When most people think of children playing instruments they imagine them crowded in an indoor space, maybe with the square dampeners nailed to the walls. Now more than ever that does not have to be the case. Quality and affordable instruments built for use outdoors are becoming the best option for educators and other community leaders who want to bring accessible, family oriented music to their shared spaces. Parks, playgrounds and other outdoor areas are being enhanced by adding ADA approved installations that are attracting parents interested in the developmental benefits for their children while creating an interactive memorial of the community’s history.
Music is a beautiful thing. It connects all of humanity in a way that transcends languages, religions, creeds, and countries. With well thought out and purposeful design, the modern instruments entering the market are accessible to all people regardless of mobility concerns. The benefit this brings to severely underserved populations brings huge payoffs for a comparatively small investment. The most successful communities are the ones where every segment has a place to be and a part to play. Creating inclusive spaces is key to making that possible. Nothing can bring a group together like making music and with these outdoor orchestras there is a instrument for every level of play.
The benefits of playing music in group settings are immense for developing children. Kids need to practice singing in tune and moving to a rhythm to develop social, memory and language skills. Singing together in a group setting releases endorphins that promote happiness and build strong interpersonal ties. Bringing music to shared spaces where all children can benefit regardless of ability to pay for private lessons provides long term payouts that will mature with every generation that is given access. Community leaders can choose this easy way to invest in the education and betterment of families and make an especially big impact in communities where access to quality instruments are limited.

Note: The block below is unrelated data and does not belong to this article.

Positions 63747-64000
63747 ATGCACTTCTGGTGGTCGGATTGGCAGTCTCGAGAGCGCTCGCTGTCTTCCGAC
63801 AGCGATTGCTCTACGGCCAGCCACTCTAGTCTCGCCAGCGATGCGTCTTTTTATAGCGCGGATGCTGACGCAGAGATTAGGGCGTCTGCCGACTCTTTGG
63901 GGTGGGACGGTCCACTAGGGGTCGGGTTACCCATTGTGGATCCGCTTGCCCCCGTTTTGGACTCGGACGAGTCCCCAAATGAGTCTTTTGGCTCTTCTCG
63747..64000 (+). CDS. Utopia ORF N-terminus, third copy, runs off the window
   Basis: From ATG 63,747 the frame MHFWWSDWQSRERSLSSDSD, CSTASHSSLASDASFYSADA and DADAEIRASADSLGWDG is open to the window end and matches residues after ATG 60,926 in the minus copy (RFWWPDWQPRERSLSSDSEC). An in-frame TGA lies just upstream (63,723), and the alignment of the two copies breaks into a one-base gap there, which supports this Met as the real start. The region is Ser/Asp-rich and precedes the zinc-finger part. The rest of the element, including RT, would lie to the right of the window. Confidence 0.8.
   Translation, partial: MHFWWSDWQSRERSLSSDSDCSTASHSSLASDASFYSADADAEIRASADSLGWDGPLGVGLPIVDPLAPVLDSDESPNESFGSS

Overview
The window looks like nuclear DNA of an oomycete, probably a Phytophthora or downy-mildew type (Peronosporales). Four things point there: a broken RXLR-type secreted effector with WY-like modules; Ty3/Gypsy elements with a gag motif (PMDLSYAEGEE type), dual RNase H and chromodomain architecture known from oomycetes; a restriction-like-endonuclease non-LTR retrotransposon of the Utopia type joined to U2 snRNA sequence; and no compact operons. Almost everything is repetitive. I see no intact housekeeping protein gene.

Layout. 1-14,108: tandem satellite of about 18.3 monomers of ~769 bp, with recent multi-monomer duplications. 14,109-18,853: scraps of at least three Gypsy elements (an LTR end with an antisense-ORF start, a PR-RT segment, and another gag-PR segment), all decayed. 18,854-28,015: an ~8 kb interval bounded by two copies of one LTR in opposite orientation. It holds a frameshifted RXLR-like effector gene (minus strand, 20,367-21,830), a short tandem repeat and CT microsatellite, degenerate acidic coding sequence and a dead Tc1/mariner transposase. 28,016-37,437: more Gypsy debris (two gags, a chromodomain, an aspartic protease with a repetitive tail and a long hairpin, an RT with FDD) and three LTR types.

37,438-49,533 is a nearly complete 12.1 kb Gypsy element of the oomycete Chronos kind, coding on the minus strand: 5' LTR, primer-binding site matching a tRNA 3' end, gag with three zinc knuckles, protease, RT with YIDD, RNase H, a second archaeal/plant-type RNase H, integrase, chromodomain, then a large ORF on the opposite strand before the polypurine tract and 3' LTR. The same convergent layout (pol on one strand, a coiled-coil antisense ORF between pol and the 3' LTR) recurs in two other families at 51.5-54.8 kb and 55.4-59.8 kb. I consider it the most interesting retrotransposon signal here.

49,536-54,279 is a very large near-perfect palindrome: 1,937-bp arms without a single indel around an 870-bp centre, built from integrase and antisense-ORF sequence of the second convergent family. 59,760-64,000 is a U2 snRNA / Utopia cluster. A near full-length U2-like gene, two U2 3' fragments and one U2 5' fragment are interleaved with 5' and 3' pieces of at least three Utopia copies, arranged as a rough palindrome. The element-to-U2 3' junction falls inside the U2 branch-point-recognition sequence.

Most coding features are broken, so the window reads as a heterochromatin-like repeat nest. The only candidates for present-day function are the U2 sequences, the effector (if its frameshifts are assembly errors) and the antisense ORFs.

Not only can music secure communities a safe place to explore music but it can also provide a place of shared learning. Instructors can use the space to teach about music theory and tie music to the history and culture of the neighborhood. Instruments can be named after community organizations and important figures from the neighborhoods past. The older generation has the opportunity to tell their stories and discuss contributions to the neighborhood made in their own time and the impact it had on their own lives. The idea is to teach the children not just about rhythm and pitch but about sharing and giving back.
Children who learn to play music at these parks and outdoor spaces will think differently for the rest of their lives. Learning to play music changes the way one processes all kinds of information. Music presents the world in a different way and can establish courage out of fear and order from chaos. Most importantly, it brings joy to the hearts of children who simply enjoy banging on metal bells.